Feodora Kaplan about the series of a young Austrian photographer Paul Schneggenburger “The sleep of the beloved” and the one who stands behind it

An Austrian photographer Paul Schneggenburger is known for his ongoing series “The sleep of the beloved”, which he started in 2010 as a graduation work at the University of Applied Arts Vienna.

An obsessive desire to know, what’s going on while sleeping, and efforts to control it refer to the creative experiments of the Surrealists, while the method used by Schneggenburger carries on the tradition of static performance art, started by none other than legendary Andy Warhol. In 1963, he shot a video, documenting a poet John Giorno while sleeping for almost 5 hours and a half. Warhol’s “Sleep” is a concentration of a pure non-action experience, the daily practice of sleeping. On the contrary, in Schneggenburger’s work this pure duration collapses into a single moment in which, all of a sudden, precisely an action is captured or specifically – a dynamic interaction of two people, which is intended by the author to demonstrate their unconscious desires and emotions.

It is noteworthy, that the same gesture – an invitation to take a nap in one’s own bed – denoted the beginning of one more career. In 1979, Sophie Calle made her debut with a project “The Sleepers”. Voyeuristic tactics of her interaction with strangers together with the coherent multidimensional theme of her attitude towards the Other have become essential for the whole work of Sophie Calle. But if the famous French artist herself becomes an observer, thoroughly, hour after hour photographing the sleeping strangers and making notes, the young Austrian photographer entrusts this work to a neutral view of a camera, looking down from the ceiling and turning on and off automatically. Here the photographer plays the part of a stage designer and an absent director.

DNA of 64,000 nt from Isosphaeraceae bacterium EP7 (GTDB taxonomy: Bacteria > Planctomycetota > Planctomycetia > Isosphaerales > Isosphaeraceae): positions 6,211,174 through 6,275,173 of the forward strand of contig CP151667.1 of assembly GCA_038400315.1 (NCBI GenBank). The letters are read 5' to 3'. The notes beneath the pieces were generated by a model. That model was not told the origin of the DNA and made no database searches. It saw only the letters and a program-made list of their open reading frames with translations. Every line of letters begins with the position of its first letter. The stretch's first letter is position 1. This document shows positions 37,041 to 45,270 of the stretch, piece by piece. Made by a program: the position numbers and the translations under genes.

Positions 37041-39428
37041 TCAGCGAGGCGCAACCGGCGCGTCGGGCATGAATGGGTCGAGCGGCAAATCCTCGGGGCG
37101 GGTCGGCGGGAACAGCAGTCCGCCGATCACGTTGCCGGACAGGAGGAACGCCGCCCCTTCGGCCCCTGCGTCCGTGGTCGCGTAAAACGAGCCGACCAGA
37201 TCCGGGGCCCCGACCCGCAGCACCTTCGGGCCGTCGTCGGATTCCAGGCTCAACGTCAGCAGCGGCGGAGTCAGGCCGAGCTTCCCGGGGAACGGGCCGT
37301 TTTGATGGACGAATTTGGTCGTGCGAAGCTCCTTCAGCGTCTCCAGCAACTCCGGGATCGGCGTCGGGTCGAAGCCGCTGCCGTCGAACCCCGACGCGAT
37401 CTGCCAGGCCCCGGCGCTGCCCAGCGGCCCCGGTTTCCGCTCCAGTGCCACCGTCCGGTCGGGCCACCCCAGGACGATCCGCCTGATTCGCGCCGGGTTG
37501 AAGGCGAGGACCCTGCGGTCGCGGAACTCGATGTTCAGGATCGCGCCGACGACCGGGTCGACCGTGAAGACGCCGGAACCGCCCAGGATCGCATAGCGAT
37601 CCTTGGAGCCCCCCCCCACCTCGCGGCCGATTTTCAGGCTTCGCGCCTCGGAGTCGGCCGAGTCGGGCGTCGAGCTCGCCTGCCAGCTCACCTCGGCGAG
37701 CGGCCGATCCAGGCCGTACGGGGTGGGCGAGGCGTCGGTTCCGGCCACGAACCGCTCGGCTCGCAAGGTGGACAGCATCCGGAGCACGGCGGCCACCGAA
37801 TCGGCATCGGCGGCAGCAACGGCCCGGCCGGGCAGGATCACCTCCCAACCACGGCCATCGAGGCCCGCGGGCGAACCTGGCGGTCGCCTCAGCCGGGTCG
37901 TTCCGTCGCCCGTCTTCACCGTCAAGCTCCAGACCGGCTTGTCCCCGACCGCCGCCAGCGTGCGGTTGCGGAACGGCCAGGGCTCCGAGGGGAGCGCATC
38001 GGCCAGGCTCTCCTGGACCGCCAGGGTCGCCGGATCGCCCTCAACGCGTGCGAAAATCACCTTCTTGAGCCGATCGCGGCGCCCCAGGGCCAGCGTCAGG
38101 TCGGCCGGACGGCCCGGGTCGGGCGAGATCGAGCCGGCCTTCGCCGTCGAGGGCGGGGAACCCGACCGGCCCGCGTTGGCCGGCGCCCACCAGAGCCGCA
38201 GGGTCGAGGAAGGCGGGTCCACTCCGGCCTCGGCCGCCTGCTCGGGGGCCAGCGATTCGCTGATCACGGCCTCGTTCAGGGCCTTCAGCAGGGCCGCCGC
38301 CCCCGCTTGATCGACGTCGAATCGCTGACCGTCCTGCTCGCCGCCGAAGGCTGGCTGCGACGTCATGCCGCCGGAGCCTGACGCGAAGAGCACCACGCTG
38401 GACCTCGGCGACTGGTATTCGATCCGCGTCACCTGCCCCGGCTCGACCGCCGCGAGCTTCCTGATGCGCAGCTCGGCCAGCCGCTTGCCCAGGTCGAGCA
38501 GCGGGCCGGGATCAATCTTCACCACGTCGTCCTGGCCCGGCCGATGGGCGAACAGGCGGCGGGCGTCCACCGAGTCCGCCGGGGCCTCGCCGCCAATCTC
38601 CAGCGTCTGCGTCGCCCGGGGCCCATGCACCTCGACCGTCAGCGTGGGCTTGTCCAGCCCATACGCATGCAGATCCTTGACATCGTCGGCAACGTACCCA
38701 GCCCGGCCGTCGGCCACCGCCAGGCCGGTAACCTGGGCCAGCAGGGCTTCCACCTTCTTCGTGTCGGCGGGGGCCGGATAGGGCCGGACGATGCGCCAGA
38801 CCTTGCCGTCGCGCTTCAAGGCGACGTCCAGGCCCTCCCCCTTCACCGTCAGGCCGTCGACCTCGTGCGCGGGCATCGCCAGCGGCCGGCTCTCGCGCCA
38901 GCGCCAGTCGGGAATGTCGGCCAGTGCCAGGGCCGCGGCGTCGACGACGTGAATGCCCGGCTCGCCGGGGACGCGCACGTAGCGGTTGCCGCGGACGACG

The photographer himself describes what he has seen by means of a camera as a dance, in which the whole spectrum of interpersonal relations is coming to light. Meanwhile visually the intricate tangles of spectral bodies in Schneggenburger’s images hint at a reunion of separated parts of Plato’s androgyne, and thus the series plays yet another chord in the eternal song of love.

The artist has already captured more than 80 pairs and is still ready to expand the project with new heroes.

“Dancers in the dark” series

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© Bleek Magazine. Text: Feodora Kaplan. Translation: Darya Kuznetsova. All the images: Paul Schneggenburge.